Given the supply/demand imbalance over 2024-2025, the risk/reward in U.UN is just as attractive as any single-stock bet when considering idiosyncratic risks.

I know one fund manager that invests in uranium mining companies. And that’s all he does. So, you could commit the next 5-10 years studying the uranium space to find the best mining company only to be rug pulled by government taxes or mine floods. 

Or you could buy U.UN, monitor the supply/demand deficit magnitude, and sleep well at night. 

I’m still excited about copper’s future supply/demand gap. But as of now, I’d rather buy an asset with opex-driven demand and a price-agnostic buyer than an economically sensitive derivative of global capex spending. 

If you enjoyed this post, the names we trade, and how we think about markets, consider joining the Macro Ops Collective. 

The Collective is our premium service that offers institutional-level research, proprietary quant tools, actionable investment strategies, and a killer community of dedicated investors and fund managers from around the world. 

If you want to protect your portfolio in this new market regime, make sure you become a member.

**Enrollment will stay open until Sunday, October 29th at midnight CST.You can learn more about the Collective and what it can do for your investing here.

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Brandon Beylo

Value Investor

Brandon has been a professional investor focusing on value for over 13 years, spending his time in small to micro-cap companies, spin-offs, SPACs, and deep value liquidation situations. Over time, he’s developed a deeper understanding for what deep-value investing actually means, and refined his philosophy to include any business trading at a wild discount to what he thinks its worth in 3-5 years.

Brandon has a tenacious passion for investing, broad-based learning, and business. He previously worked for several leading investment firms before joining the team at Macro Ops. He lives by the famous Munger mantra of trying to get a little smarter each day.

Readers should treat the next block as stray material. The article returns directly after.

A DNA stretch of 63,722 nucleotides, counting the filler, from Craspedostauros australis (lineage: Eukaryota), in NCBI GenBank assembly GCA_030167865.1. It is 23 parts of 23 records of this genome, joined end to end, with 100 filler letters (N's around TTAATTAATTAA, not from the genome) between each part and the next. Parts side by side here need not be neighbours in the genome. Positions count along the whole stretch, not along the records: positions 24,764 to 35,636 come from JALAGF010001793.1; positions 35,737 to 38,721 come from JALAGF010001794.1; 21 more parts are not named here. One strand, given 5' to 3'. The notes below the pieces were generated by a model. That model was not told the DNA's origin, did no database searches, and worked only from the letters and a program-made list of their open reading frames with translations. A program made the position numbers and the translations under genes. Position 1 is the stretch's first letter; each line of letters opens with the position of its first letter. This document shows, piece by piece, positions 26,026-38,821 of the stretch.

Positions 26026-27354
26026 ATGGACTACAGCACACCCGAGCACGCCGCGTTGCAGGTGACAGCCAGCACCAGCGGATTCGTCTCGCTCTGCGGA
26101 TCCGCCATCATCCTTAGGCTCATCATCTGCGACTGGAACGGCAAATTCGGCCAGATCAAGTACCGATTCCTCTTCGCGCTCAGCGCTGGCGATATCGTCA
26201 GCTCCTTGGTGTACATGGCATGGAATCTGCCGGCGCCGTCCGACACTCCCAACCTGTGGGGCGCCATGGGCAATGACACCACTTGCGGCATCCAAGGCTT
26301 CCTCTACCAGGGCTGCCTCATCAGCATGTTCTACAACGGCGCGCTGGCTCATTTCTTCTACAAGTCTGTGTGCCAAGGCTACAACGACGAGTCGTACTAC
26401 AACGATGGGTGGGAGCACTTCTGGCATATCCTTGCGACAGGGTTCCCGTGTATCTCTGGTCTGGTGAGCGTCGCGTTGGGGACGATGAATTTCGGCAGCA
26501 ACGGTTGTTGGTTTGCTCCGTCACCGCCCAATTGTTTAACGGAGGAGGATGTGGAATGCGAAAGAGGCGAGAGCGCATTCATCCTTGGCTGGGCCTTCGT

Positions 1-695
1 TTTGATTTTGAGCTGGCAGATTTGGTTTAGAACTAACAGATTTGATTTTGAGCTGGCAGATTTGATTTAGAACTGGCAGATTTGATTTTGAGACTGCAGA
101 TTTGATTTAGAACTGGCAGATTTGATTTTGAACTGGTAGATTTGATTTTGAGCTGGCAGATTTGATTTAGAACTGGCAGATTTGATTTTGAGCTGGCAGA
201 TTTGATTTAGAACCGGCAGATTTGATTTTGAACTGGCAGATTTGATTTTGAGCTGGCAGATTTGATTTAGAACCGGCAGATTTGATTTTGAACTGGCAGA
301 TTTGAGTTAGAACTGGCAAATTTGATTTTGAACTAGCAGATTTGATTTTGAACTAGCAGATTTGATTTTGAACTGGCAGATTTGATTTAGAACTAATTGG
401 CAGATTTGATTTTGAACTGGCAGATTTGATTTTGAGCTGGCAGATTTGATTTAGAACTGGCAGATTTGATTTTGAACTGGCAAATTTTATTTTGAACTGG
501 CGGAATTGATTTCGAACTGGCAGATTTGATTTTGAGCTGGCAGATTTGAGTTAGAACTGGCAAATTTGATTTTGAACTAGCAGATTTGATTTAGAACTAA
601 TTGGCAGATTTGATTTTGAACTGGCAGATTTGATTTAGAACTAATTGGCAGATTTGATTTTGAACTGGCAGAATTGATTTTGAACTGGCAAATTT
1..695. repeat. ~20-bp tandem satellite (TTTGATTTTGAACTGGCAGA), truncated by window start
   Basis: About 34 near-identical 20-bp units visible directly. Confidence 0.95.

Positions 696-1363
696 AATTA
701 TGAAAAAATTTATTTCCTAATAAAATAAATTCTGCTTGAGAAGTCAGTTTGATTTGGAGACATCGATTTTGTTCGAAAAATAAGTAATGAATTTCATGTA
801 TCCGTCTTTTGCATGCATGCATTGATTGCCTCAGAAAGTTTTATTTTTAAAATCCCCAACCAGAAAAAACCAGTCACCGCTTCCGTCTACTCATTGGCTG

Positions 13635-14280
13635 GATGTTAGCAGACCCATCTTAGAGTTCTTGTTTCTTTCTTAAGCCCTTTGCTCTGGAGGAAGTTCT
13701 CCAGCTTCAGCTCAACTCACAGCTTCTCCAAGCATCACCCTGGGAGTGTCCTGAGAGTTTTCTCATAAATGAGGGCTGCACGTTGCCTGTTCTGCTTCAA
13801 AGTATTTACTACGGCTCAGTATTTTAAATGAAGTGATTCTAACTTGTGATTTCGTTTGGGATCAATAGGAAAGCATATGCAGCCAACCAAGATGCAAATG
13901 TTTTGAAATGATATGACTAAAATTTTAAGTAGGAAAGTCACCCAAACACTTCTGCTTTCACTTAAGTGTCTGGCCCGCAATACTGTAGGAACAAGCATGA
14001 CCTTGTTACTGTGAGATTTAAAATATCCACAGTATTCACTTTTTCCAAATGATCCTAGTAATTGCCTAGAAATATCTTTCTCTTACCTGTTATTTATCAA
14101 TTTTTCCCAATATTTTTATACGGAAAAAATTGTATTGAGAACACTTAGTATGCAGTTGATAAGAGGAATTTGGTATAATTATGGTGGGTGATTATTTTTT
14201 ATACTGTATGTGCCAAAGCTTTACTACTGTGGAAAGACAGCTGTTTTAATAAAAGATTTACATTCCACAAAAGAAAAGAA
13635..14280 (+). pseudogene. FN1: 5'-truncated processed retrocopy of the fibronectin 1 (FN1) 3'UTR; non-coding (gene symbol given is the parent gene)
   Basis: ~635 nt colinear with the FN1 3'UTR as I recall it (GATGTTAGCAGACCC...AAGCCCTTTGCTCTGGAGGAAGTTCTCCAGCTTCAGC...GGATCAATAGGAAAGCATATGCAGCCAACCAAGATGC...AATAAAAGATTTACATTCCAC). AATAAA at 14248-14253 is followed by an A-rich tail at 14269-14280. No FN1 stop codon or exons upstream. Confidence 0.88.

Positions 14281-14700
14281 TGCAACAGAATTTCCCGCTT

Investing & Personal Finance

AK is the founder of Macro Ops and the host of Fallible.

He started out in corporate economics for a Fortune 50 company before moving to a long/short equity investment firm.

With Macro Ops focused primarily on institutional clients, AK moved to servicing new investors just starting their journey. He takes the professional research and education produced at Macro Ops and breaks it down for beginners. The goal is to help clients find the best solution for their investing needs through effective education.

Tyler Kling

Volatility & Options Trader

Former trade desk manager at $100+ million family office where he oversaw multiple traders and helped develop cutting edge quantitative strategies in the derivatives market.

He worked as a consultant to the family office’s in-house fund of funds in the areas of portfolio manager evaluation and capital allocation.

Certified in Quantitative Finance from the Fitch Learning Center in London, England where he studied under famous quants such as Paul Wilmott.

Alex Barrow

Macro Trader

Founder and head macro trader at Macro Ops. Alex joined the US Marine Corps on his 18th birthday just one month after the 9/11 terrorist attacks. He subsequently spent a decade in the military. Serving in various capacities from scout sniper to interrogator and counterintelligence specialist. Following his military service, he worked as a contract intelligence professional for a number of US agencies (from the DIA to FBI) with a focus on counterintelligence and terrorist financing. He also spent time consulting for a tech company that specialized in building analytic software for finance and intelligence analysis.

After leaving the field of intelligence he went to work at a global macro hedge fund. He’s been professionally involved in markets since 2005, has consulted with a number of the leading names in the hedge fund space, and now manages his own family office while running Macro Ops. He’s published over 300 white papers on complex financial and macroeconomic topics, writes regularly about investment/market trends, and frequently speaks at conferences on trading and investing.

Macro Ops is a market research firm geared toward professional and experienced retail traders and investors. Macro Ops’ research has been featured in Forbes, Marketwatch, Business Insider, and Real Vision as well as a number of other leading publications.

You can find out more about Alex on his LinkedIn account here and also find him on Twitter where he frequently shares his market research.